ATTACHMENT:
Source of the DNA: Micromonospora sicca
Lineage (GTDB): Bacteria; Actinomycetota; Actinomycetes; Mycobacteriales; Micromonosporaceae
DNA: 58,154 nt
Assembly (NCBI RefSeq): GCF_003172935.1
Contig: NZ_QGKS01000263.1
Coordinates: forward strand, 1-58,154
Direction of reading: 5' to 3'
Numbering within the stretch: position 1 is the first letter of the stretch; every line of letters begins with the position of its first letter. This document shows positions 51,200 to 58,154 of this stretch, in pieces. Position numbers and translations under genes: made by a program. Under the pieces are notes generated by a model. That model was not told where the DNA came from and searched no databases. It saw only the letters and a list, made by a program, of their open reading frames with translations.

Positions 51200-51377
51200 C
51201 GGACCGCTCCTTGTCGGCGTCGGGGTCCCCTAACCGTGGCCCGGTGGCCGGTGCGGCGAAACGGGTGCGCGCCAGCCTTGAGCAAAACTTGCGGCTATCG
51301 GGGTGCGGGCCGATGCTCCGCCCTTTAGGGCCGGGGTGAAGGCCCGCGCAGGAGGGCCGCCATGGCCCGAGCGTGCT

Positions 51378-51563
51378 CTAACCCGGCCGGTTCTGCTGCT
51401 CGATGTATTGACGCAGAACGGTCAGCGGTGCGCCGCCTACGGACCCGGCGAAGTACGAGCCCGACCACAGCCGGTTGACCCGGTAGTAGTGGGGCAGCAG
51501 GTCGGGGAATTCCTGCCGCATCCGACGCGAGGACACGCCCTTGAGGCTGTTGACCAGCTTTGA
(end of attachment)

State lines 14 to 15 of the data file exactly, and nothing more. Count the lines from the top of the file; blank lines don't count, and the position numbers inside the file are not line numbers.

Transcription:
51378 CTAACCCGGCCGGTTCTGCTGCT
51401 CGATGTATTGACGCAGAACGGTCAGCGGTGCGCCGCCTACGGACCCGGCGAAGTACGAGCCCGACCACAGCCGGTTGACCCGGTAGTAGTGGGGCAGCAG